Commonwealth Secretary-General, Patricia Scotland, has recommended that small member countries put legal measures in place to prepare for the impacts of climate change.
Secretary-General Scotland was speaking at a meeting of Law Ministers and Attorneys General of small Commonwealth jurisdictions, which was held in London.
She told the gathering that Commonwealth small states cannot escape the effects of climate change. Many of them are particularly vulnerable due to rising sea levels.
"When visiting affected countries, I have witnessed the devastation and chaos caused by natural disasters, and have become very conscious of how the law can be a vital factor in reducing vulnerability, mobilising response and coping with recovery and rebuilding”, she said.
The theme of the meeting was Increasing Resilience Through Law Reform. It brought attorneys general and ministers together from 20 countries
The event is now in its 35th year. It is a platform for small countries of the Commonwealth to benefit from mutual support and exchange of best practice.
Secretary-General Scotland said, “Many of you come, as I do, from small islands, where the ocean is part of our lives-almost part of us. It is central to the lives and livelihoods of countless communities across the Commonwealth.”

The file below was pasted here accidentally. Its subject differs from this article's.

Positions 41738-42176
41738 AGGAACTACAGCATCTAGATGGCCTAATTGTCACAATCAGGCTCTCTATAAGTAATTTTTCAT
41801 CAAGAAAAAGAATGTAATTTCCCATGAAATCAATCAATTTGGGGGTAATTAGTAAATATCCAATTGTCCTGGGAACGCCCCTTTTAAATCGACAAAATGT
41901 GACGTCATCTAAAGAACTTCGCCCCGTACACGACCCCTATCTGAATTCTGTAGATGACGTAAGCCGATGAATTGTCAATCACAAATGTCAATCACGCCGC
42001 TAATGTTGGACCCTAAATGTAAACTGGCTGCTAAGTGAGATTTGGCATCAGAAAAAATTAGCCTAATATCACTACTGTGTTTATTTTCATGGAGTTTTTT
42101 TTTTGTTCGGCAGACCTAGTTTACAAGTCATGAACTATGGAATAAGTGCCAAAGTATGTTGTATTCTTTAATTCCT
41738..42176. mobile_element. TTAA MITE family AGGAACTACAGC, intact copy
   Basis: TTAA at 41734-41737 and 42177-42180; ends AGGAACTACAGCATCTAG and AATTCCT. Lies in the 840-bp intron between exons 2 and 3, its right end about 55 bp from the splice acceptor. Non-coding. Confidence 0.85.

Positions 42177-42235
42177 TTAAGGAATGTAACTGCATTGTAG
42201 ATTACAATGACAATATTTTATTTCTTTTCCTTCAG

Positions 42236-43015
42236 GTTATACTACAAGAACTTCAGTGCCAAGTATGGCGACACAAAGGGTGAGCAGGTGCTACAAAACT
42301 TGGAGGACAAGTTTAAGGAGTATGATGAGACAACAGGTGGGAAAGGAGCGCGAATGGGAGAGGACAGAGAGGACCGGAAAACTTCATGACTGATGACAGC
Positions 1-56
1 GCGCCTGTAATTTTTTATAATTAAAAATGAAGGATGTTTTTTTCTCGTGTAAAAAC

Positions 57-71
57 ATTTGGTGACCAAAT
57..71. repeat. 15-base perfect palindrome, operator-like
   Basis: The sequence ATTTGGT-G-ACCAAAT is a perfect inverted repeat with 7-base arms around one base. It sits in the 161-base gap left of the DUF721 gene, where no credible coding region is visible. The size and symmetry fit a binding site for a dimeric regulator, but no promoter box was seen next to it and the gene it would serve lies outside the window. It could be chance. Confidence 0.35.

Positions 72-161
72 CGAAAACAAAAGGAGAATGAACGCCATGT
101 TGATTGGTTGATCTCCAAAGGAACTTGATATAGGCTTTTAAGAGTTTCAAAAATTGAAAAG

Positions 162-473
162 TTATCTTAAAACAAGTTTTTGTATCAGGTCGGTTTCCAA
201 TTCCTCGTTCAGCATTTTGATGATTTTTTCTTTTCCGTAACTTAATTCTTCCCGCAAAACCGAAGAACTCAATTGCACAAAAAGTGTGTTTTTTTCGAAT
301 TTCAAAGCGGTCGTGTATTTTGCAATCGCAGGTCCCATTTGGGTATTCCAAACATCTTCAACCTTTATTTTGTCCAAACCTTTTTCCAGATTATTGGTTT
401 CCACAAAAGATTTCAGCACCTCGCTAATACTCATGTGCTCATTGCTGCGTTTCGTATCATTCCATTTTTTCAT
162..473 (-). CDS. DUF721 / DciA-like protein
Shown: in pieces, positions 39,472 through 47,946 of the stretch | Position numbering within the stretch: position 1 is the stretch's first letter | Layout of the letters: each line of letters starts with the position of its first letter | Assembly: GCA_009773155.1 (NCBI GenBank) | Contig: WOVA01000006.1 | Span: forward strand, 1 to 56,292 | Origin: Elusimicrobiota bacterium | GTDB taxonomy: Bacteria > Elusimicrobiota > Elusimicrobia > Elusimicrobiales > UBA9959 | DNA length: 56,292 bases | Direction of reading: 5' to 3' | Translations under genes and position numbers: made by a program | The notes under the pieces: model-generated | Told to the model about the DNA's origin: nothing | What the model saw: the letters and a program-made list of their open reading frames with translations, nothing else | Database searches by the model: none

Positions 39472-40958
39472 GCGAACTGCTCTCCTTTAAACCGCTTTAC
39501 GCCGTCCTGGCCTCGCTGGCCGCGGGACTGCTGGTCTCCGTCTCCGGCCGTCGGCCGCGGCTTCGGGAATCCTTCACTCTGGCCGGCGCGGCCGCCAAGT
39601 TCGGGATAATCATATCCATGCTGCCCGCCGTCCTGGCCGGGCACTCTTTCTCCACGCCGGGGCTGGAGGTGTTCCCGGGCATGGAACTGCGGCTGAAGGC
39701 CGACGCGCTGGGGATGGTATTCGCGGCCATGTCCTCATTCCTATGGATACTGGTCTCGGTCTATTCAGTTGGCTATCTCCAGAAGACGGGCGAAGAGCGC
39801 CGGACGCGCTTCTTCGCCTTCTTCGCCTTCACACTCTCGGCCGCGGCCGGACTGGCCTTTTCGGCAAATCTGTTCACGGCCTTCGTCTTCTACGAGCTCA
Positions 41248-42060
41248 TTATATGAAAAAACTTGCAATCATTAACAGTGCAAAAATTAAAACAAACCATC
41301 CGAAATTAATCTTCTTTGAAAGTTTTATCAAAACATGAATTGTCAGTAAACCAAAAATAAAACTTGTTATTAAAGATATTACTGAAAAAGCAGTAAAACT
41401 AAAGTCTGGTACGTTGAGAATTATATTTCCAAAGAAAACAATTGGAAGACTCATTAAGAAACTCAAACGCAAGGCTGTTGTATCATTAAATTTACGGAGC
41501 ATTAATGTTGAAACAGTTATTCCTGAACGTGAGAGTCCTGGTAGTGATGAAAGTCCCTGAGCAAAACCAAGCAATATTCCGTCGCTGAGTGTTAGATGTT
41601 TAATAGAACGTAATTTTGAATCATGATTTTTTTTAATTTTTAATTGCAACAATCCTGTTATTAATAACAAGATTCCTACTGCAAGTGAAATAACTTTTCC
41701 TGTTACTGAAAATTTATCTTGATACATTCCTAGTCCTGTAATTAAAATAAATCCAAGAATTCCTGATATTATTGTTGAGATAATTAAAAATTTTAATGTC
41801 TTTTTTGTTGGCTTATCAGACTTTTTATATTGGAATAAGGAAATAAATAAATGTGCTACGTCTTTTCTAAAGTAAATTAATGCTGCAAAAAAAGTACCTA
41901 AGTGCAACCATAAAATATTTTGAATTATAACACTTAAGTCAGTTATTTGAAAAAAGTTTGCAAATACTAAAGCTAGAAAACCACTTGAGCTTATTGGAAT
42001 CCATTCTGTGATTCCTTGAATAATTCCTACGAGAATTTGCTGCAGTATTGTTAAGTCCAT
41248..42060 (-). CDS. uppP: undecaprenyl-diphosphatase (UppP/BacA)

She also expressed concerns about the flow of illicit firearms, the consequences of which she said, should not be underestimated.
“Four Commonwealth member countries in the Caribbean are among the ten states with the highest rates of violence from firearms in the world,” she revealed. Secretary-General Scotland urged ministers to make small jurisdictions’ voices heard and their achievements known.
She said, “This gathering is a splendid opportunity to remind ourselves and others of those assets of resourcefulness and inventiveness, and also to build ever more closely together through cooperation and collaboration.”